Hollis board moves to protect its water interests
HOLLIS – The town has yet to decide about joining the newly formed Merrimack Valley Regional Water District, but the Board of Selectmen voted Monday night to work to protect the town’s legal and financial interests in its aquifer.
The water district would seek to run water utilities if Nashua acquires Pennichuck Corp., the company that currently serves local public water customers, through eminent domain. Late last month, the water district became official when representatives of seven municipalities signed a charter creating the management body. Nashua, Litchfield, Amherst, Londonderry, Bedford, Pelham and Pittsfield have signed up to join the district.
Hollis’ aquifer supplies 40 percent of the Pennichuck Corp. water supply, according to selectmen’s Chairman Mark Johnson. Pennichuck serves 68 customers in town, he added.
If Nashua obtained Pennichuck Corp., the value of the various water sources that make up the watershed would have to be determined.
Selectmen voted 4-1 to seek independent intervener status for legal discussions about the fair market value of the town’s water assets. Johnson said intervener status would give the town a chance to express a position.
“The town of Hollis and its residents will be affected by these decisions,” Johnson said. “When the arguments are made, we want an opportunity to respond.”
Selectman Vahrij Manoukian voted against applying for intervener status, saying there might be some hidden cost to obtaining that legal designation.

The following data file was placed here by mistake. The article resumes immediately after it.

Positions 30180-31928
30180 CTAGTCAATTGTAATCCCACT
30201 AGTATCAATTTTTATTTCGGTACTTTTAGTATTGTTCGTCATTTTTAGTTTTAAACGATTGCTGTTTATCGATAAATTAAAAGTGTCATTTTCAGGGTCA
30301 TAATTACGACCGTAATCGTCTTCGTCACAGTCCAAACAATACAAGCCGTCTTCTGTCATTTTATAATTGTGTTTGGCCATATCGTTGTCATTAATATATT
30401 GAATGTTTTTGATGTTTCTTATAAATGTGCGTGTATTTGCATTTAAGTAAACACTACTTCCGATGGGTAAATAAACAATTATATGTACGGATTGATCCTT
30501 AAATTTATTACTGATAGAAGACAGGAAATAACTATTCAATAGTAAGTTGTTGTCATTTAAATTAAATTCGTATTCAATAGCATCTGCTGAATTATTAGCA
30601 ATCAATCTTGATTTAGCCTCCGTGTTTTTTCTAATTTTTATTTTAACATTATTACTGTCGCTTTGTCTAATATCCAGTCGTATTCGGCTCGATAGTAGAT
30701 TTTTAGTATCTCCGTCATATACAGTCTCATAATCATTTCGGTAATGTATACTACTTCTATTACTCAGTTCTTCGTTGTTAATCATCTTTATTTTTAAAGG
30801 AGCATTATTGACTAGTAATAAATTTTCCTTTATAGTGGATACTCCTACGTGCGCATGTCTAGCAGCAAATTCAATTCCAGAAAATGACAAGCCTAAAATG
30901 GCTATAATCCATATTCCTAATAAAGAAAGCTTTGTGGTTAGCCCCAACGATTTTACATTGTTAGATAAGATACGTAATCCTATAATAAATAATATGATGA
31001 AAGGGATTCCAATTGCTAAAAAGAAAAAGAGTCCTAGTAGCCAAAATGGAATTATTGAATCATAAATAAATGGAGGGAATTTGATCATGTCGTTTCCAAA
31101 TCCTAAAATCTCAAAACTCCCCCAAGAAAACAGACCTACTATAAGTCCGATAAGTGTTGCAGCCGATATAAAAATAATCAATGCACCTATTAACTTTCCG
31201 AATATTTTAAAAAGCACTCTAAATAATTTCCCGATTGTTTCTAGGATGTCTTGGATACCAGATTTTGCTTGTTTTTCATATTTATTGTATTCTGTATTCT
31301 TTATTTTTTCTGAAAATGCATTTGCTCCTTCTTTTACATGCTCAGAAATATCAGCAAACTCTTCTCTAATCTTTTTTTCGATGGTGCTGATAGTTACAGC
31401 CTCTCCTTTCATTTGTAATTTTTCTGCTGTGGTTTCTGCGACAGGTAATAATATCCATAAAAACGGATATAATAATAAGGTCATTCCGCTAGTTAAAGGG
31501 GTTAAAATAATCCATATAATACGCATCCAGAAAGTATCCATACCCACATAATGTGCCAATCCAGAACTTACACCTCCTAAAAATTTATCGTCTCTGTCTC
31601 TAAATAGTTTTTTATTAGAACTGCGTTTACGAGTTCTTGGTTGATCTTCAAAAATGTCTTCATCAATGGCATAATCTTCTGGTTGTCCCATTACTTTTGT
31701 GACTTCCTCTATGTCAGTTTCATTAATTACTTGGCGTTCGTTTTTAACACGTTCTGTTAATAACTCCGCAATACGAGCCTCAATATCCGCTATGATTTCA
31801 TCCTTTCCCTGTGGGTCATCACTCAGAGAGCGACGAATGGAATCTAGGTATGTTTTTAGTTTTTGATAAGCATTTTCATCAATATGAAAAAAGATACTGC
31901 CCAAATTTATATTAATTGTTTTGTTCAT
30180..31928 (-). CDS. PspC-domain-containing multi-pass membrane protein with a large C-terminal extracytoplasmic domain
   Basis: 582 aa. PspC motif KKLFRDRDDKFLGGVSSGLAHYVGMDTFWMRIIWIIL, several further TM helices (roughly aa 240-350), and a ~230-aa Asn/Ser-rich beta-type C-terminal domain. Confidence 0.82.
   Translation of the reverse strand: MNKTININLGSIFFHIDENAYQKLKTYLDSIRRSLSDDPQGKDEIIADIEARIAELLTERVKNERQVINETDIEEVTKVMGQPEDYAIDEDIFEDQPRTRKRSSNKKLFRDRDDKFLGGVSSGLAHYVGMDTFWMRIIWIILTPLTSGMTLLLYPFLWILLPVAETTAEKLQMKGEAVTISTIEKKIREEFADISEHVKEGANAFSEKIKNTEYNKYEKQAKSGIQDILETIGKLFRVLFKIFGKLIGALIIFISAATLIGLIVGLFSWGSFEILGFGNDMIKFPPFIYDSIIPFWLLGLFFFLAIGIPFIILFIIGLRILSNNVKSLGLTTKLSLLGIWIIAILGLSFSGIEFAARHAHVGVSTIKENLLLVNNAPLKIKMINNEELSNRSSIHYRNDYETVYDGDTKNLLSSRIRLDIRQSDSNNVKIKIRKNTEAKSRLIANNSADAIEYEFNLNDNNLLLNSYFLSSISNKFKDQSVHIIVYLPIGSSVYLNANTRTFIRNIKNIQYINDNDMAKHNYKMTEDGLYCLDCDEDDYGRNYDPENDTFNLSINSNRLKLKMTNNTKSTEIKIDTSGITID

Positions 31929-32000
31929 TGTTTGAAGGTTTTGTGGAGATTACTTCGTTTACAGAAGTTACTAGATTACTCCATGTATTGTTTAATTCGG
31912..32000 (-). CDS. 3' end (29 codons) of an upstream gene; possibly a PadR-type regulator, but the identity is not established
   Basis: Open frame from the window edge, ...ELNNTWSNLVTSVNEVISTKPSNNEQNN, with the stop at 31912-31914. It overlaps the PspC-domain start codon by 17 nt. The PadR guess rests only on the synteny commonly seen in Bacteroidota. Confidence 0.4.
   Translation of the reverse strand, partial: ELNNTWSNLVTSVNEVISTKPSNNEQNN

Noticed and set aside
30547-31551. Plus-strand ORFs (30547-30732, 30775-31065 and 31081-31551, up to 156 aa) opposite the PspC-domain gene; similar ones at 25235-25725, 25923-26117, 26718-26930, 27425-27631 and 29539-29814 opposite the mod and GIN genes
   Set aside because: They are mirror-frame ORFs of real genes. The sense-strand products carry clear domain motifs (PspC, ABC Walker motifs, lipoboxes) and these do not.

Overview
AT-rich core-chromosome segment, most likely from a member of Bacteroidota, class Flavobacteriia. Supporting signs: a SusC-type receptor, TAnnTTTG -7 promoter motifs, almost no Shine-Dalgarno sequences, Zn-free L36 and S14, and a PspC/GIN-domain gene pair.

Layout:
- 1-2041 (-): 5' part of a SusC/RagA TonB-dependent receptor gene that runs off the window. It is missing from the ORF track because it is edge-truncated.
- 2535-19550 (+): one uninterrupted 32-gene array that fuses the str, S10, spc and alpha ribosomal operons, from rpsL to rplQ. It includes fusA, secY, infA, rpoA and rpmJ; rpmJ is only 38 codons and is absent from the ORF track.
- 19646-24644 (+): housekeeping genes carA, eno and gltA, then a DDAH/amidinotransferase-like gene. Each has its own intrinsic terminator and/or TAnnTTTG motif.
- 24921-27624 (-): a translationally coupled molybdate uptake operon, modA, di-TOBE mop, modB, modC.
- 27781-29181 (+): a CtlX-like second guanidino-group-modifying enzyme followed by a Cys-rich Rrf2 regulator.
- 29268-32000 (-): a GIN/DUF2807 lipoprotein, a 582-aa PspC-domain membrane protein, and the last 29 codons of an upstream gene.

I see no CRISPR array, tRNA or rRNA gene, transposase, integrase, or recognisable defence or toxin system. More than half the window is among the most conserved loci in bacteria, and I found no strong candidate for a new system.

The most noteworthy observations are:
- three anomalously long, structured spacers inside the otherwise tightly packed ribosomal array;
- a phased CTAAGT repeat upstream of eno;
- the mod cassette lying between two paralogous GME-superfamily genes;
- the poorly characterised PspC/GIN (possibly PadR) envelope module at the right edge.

Selectmen on Monday also discussed a land purchase approved by voters at the last Town Meeting to expand the Pine Hill Cemetery.
The town voted in March to authorize a $610,000 bond to buy about 13 acres of former orchard property adjacent to the cemetery, but selectmen recently received results of environmental studies that might impact the value of the parcel.
The studies, conducted by Stone Hill Environmental, show that pesticide-residue levels in some of the soil samples exceed state standards for chemicals such as arsenic, DDT and dieldrin.
The study also states, however, that “the residual concentrations at the site under the expected future use as a cemetery is likely to pose significantly less risk to human health,” than they would if the land were going to be used as someone’s back yard. The study also suggests ways to remediate the soil to further minimize any potential health risks.
Selectman Dick Walker said it would be in the taxpayers’ best interests if the town shared the environmental data with appraisers before the town closes on the purchase of the land, in case the information affects the land’s value.
The board will vote next week whether to have the appraisers consider the Stone Hill studies. Those studies are also available to the public at Town Hall.